The IRS today released an advance version of Notice 2018-12 to clarify that a health plan providing benefits for male sterilization or male contraceptives without a deductible—or with a deductible below the minimum deductible for a high deductible health plan (HDHP)—is not an HDHP under current guidance interpreting the requirements of section 223(c)(2).
Notice 2018-12 [PDF 29 KB] provides transition relief for periods before 2020 during which coverage has been provided for male sterilization or male contraceptives without a deductible, or with a deductible below the minimum deductible for an HDHP.
According to today’s notice, several states recently adopted laws that require certain health insurance policies and arrangements to provide benefits for male sterilization or male contraceptives without cost sharing. Some individuals in those states are participants or beneficiaries in insured health plans or other arrangements subject to the state’s insurance laws. The IRS and Treasury Department have been asked whether benefits for male sterilization or male contraceptives constitute preventive care for purposes of section 223(c)(2)(C).
Notice 2018-12 concludes that benefits for male sterilization or male contraceptives are not preventive care within the meaning of section 223(c)(2)(C). Accordingly, under current guidance, a health plan that provides benefits for male sterilization or male contraceptives before satisfying the minimum deductible for an HDHP under section 223(c)(2)(A) does not constitute an HDHP, regardless of whether the coverage of these benefits is required by state law.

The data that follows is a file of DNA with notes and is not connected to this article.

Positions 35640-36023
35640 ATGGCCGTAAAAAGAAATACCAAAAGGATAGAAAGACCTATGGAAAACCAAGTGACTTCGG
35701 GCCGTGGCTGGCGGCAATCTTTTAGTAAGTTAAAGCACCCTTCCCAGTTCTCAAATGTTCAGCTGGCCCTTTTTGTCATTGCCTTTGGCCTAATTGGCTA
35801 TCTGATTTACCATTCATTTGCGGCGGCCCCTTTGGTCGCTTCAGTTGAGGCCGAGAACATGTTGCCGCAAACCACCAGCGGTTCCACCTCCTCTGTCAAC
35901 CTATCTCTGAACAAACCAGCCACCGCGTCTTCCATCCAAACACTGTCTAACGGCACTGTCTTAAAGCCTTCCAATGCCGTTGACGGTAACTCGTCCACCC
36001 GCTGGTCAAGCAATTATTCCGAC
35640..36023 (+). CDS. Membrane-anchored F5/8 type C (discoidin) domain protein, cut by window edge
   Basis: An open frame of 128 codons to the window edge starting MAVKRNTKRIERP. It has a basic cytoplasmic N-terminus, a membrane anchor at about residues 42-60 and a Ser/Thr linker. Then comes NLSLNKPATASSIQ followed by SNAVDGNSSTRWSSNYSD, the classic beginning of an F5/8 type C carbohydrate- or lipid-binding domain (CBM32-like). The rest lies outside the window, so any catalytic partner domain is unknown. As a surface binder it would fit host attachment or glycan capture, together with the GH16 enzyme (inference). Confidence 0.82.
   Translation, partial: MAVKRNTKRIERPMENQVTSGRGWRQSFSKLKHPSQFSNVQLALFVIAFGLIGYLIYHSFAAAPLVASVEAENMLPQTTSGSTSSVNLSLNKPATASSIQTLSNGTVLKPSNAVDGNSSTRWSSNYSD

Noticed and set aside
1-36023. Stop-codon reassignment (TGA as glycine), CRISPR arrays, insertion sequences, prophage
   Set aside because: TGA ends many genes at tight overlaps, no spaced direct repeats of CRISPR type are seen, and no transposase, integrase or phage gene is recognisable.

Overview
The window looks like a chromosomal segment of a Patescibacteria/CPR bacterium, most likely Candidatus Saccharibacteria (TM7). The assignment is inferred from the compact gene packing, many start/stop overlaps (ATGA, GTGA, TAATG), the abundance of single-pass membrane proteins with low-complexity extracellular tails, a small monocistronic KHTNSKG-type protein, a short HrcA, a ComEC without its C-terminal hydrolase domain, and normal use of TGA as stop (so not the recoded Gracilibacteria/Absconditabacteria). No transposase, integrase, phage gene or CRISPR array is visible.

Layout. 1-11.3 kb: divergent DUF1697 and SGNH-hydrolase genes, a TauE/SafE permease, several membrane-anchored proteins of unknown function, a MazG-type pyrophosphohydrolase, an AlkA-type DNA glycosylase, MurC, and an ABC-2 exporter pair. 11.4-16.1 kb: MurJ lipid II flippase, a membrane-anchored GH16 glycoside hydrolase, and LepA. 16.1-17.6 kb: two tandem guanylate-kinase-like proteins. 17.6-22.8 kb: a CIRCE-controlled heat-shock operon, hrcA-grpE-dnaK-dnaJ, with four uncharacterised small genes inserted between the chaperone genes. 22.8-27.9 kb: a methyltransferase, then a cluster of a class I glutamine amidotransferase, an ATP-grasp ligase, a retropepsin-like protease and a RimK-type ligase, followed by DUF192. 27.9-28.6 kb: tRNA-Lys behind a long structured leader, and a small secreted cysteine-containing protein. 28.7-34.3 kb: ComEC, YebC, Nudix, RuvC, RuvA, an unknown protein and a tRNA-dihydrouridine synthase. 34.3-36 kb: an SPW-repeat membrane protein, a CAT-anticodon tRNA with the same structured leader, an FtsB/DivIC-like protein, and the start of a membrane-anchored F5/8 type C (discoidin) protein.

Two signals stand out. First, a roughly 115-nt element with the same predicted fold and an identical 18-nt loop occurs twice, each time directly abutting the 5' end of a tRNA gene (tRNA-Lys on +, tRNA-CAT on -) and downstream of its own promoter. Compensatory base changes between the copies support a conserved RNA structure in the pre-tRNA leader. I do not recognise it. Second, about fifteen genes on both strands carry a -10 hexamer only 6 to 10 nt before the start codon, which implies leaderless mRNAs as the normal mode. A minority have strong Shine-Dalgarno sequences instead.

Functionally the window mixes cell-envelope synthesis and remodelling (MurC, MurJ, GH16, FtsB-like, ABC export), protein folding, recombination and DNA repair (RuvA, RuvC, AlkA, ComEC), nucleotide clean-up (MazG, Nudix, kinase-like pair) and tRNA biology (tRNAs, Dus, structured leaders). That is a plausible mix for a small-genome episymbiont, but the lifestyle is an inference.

© 2018 KPMG LLP, a Delaware limited liability partnership and the U.S. member firm of the KPMG network of independent member firms affiliated with KPMG International Cooperative (“KPMG International”), a Swiss entity. All rights reserved.
The KPMG logo and name are trademarks of KPMG International. KPMG International is a Swiss cooperative that serves as a coordinating entity for a network of independent member firms. KPMG International provides no audit or other client services. Such services are provided solely by member firms in their respective geographic areas. KPMG International and its member firms are legally distinct and separate entities. They are not and nothing contained herein shall be construed to place these entities in the relationship of parents, subsidiaries, agents, partners, or joint venturers. No member firm has any authority (actual, apparent, implied or otherwise) to obligate or bind KPMG International or any member firm in any manner whatsoever. The information contained in herein is of a general nature and is not intended to address the circumstances of any particular individual or entity. Although we endeavor to provide accurate and timely information, there can be no guarantee that such information is accurate as of the date it is received or that it will continue to be accurate in the future. No one should act on such information without appropriate professional advice after a thorough examination of the particular situation. For more information, contact KPMG's Federal Tax Legislative and Regulatory Services Group at: + 1 202 533 4366, 1801 K Street NW, Washington, DC 20006.